The closest I came to blowing my cover came six weeks into the trial on July 16, 2013, when a jogger in Lincoln discovered Stephen “Stippo” Rakes lying dead in the woods. Rakes was an extortion victim of Bulger’s who owned a liquor store in South Boston and despised the kingpin. He was a potential witness and everyone, including the jury, assumed he’d been killed to keep him from testifying. I was stunned, and it terrified several of the jurors. We were not sure whether we were allowed to talk about it, but people were whispering to one another that they feared for their lives. Two jurors told me that they’d begun sleeping with a gun. Later that night, I came home to a frightened wife. I’d been on jury duty more than a month, so when the news of Rakes’s death aired, she pleaded with me to tell her if I was in danger and serving on the trial. I never gave in. Two months later, we learned that it seemed to have had nothing to do with Bulger when a 69-year-old man named William Camuti, who owed Rakes money, was charged with slipping cyanide into Rakes’s coffee and dumping the body.

To cope with the loneliness and mounting pressure, it was important for me to go to a different place either physically or mentally. I would escape to my sister’s campground near Lake Sunapee, New Hampshire, and find solace by walking through the pine trees or reading a Dan Brown book. I did a lot of soul-searching in the mountains, but I could never drown out the trial. And I admit: I began to crack a little.

By the fourth day of deliberations, we had agreed on verdicts for most of the charges and had finally made our way through the Notarangeli murders. The end was in sight. But something inside of me was still boiling, leftover frustration from my earlier disagreements with No. 12 about whether to believe Martorano.

We were deliberating over the murder of gangster Tommy King, a rival of Bulger’s. Martorano told the jury that he had shot King in the back of the skull inside a parked car, and that Bulger had driven off with the body. But unlike the Notarangeli murders, Martorano wasn’t the only witness. We had heard the same story from several people who were in on the hit.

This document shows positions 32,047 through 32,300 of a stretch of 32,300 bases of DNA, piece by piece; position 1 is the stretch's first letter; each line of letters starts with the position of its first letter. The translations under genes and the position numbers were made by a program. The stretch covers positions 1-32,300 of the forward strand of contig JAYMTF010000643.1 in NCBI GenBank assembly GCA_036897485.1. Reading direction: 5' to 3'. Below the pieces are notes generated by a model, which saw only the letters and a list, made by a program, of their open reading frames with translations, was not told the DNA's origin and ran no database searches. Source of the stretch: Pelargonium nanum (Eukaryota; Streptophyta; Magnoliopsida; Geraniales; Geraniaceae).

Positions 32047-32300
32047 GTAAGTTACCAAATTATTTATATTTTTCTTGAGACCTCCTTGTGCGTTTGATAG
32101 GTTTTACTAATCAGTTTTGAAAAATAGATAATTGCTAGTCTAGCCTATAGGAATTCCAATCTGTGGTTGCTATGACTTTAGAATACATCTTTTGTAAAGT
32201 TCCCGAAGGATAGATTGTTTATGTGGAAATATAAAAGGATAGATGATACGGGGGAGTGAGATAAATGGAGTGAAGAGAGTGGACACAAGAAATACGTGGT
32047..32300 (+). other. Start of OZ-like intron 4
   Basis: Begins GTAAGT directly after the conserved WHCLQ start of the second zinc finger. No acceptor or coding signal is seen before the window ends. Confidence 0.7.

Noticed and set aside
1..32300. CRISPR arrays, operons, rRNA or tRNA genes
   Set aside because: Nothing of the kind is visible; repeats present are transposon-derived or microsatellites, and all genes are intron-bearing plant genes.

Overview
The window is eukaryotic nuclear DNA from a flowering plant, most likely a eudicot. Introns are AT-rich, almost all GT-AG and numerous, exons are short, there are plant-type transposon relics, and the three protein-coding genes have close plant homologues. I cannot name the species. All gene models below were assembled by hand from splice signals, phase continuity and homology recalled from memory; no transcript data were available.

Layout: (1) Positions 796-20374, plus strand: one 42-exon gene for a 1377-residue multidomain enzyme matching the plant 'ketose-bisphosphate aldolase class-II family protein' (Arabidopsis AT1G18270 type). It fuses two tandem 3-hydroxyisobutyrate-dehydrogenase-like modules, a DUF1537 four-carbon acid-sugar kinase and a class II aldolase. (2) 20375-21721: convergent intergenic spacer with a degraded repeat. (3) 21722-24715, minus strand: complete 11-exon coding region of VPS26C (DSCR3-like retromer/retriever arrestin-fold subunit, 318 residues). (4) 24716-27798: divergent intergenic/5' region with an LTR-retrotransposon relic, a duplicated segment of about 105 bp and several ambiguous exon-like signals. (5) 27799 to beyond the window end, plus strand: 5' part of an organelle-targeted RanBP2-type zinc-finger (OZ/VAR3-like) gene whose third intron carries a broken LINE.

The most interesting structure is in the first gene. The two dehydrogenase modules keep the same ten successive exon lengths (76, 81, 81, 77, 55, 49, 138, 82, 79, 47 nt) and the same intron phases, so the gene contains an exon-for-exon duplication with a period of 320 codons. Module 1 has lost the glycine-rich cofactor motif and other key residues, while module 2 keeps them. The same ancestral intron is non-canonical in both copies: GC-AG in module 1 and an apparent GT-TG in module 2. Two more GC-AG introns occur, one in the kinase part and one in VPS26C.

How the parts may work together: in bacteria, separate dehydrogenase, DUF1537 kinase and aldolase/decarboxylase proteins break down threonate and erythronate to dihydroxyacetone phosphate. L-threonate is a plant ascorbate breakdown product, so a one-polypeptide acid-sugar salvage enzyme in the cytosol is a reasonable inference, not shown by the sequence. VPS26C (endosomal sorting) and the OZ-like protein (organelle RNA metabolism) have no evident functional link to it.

While arguing for a guilty verdict, Juror No. 12 suggested that this time around we believe Martorano. I couldn’t believe my ears or keep my mouth shut. “But we’re not going to believe something John Martorano said, are we?” I said sarcastically, referring to her refusal to believe him during the Notarangeli murders. No. 12 went through the roof. She slammed her pen down, stood up, and said, “I want off this jury now! I feel like no one has been listening to me. I want you to write a note to the judge and tell her that I want off this jury immediately.” She stormed out of the room.

Scanning the other 10 faces left at the jury table, I could see that everyone was mad at me. Someone told me to apologize to No. 12. I said, “I know,” and walked toward the door. I had mocked her and been a smart-ass, but I was upset because suddenly she wanted to believe Martorano and she had made such a big deal convincing everyone to vote not guilty on several earlier murders based on not believing him. I knew there was corroborating evidence this time in the King case, but I had to be a dick. I had to do it. I just didn’t want her to fucking railroad this thing. And now I’d sent us all on a collision course with a possible mistrial if she dropped out of the jury.

I collected my thoughts as I followed No. 12 across the hall and into an empty judge’s chambers. I knew this was going to be one of the most difficult conversations of my life under the most extreme pressure imaginable. But I understood what I had to say. Personally, I had too much time invested in this trial to let it all slip away because of something I said in the heat of deliberations.

No. 12 was pacing near the window when I entered the room. She was crying and visibly angry. “I’m sorry,” I said. “You deserve more respect than that.” No response as she continued to pace. I had to get her back in that jury room. I knew that if she was adamant and wanted off the jury, then the whole proceeding could be over and declared a mistrial…all because of me. With that in mind, I said what I had to in order to get the result I wanted. “I need you in there,” I said. “You are a true patriot and this country needs you. You carried the day in the Notarangeli murders. Do not give up on the government now. I need you in that room. Let’s finish this so we can go back to our lives.”

Moments later, we walked together into the jury room, where we delivered a guilty verdict on King. After I apologized to No. 12, we hugged. She was able to see the good in me and realize that I was acting out under the pressure to deliver what I thought were the right verdicts. She saw that I was just being an imperfect human. And she forgave me.

Source URL: https://www.bostonmagazine.com/news/2014/10/28/whitey-bulger-trial-confessions/